Over the years, Murphy has fronted an eclectic series of groups, ranging from catchy, new wave-influenced janglerock to volcanic electric blues. Although there were some brilliant lineups behind him in the mid-zeros – the version of his group, The Accomplices, with the crushingly swinging rhythm section of Josh Belknap on drums and Andrew Plonsky on bass, comes to mind – the current lineup may be the best of all of them. And as explosive as this unit is, Murphy has lately been opening and closing his shows solo acoustic. It’s kind of a macho thing, as if to say, “Yeah, this band is great, but these songs don’t need a band.” Last time out, he opened with the haunting, minor-key Fearful Town, an understatedly savage portrait of East Village tourist trap hell, and closed with the similarly poignant Saturday’s Down, a 6/8 soul ballad set in McCarren Park in Williamsburg back in the days when it really was populated with cops on horseback, sleeping drunks and men who work three jobs.

The time before that Murphy played a brief acoustic set in tandem with his multi-instrumentalist not-so-secret weapon, Tommy Hoscheid, who’s as likely to break out his tenor sax as he is to fire off a vintage Memphsi soul solo on electric guitar, or accompany the band on piano. The time before that – yeah, this guy’s worth seeing three times over the course of a summer – Murphy opened with Saturday’s Down and closed with the ominously aphoristic noir blues cautionary tale Geneva Conventional.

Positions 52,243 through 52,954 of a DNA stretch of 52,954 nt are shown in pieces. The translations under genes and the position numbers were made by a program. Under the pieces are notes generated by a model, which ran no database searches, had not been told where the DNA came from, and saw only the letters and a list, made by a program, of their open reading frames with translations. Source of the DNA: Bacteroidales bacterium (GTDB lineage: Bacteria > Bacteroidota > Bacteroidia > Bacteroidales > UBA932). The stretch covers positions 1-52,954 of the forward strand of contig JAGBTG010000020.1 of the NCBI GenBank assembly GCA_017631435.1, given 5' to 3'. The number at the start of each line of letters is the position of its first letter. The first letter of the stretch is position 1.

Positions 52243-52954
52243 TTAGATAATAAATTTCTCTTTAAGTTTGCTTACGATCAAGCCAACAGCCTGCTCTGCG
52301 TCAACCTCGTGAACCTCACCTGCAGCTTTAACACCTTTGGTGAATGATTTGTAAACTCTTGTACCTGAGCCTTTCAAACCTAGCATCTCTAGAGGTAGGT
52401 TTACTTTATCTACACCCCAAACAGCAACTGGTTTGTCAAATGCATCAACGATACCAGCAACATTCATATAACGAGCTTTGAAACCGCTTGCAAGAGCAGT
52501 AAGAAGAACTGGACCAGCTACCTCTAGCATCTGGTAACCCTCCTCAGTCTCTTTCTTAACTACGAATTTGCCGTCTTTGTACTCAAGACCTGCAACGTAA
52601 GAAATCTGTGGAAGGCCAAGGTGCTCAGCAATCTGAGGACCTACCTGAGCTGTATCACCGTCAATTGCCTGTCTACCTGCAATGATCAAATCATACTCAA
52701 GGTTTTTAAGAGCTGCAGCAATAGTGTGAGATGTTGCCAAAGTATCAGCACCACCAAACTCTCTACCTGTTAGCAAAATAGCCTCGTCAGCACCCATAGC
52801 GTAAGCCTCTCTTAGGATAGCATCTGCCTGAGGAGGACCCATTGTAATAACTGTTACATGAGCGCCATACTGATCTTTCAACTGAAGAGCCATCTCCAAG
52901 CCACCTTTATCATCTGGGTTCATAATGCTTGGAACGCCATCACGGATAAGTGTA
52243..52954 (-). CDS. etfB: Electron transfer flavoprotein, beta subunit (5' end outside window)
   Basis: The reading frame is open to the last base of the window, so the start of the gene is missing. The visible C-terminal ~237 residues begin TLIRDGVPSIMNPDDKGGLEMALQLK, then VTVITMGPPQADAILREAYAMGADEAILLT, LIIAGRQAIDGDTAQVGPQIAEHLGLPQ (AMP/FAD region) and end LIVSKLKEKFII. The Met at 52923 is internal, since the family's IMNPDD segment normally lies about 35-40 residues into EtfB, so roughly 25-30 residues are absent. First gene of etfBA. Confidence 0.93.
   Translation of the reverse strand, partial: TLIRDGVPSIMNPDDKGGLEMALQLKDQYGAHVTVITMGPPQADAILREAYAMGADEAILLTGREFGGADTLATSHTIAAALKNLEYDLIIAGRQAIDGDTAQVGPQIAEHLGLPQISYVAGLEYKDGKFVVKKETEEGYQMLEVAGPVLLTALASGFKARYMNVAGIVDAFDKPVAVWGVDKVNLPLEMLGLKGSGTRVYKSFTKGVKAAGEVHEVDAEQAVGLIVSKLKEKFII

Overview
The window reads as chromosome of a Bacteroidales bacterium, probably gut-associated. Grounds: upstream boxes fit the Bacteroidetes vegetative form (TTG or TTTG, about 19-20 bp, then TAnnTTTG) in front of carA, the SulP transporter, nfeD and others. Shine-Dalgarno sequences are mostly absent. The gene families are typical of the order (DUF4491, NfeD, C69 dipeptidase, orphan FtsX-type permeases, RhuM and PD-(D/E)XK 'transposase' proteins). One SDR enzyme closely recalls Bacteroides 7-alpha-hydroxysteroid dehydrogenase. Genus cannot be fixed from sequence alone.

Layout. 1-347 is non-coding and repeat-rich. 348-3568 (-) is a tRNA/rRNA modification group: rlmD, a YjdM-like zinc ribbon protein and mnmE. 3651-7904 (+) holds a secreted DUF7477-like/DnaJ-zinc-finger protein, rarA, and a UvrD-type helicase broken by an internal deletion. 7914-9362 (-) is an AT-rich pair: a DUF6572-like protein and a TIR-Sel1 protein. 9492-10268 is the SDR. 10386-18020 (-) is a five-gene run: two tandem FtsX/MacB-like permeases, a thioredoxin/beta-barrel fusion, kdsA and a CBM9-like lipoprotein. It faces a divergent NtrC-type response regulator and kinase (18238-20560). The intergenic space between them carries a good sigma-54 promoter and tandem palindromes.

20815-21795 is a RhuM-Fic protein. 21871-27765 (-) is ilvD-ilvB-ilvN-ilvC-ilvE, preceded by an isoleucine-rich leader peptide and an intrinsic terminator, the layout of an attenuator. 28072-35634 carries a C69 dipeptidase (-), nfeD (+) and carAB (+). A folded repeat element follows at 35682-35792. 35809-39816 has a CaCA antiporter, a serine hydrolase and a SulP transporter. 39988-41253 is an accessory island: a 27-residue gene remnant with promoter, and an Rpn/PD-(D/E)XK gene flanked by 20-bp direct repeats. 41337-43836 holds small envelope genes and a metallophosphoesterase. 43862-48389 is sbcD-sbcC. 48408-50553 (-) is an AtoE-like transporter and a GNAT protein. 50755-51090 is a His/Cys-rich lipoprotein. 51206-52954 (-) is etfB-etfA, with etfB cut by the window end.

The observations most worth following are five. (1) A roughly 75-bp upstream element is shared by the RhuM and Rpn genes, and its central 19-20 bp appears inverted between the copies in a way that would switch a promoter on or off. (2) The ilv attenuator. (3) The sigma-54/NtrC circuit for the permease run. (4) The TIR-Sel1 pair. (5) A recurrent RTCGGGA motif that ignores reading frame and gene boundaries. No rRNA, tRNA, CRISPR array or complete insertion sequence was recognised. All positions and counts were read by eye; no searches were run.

But the funnest parts of those shows were when the band was really cooking. Hoscheid and Dylan Treadwell on guitars, Murphy rocking his vintage Gibson hollowbody, the kinetically tuneful Quinn Murphy (no relation) towering over the rest of the group on bass and Jacob Kavell on drums. Together they blasted through the punked-out Stax/Volt of Happy Hour – a crushingly funny portrait of Wall Street happy hour dysfunction that anybody who’s ever spent time in the belly of the beast down there can relate to. They shuffled propulsively through the menace of another soul-inflected number, Panic City and its evocation of post-9/11 paranoia and post-3/11 horror, quite possibly the most relevant song written by any rock writer in the past fifteen years. They swung gently through the brooding cautionary tale Sleeping Mind, a poignant evocation of terminal depression, and romped through more upbeat numbers like the jangly, sardonic Damaged Goods, the enigmatically crescendoing Nowhere Now, the drunk dream sequences in the decaying Rust Belt noir of Buffalo Red and the explosively bouncy Blue Silence. As seemingly every song wound up, Murphy reached for the rafters with the headstock of his guitar, chopping at his chords like an axe murderer until the rest of his accomplices joined him. As far as feral, unleashed energy is concerned, there’s nobody in town these days who can touch this guy. If raw adrenaline is your thing, miss this show at your peril.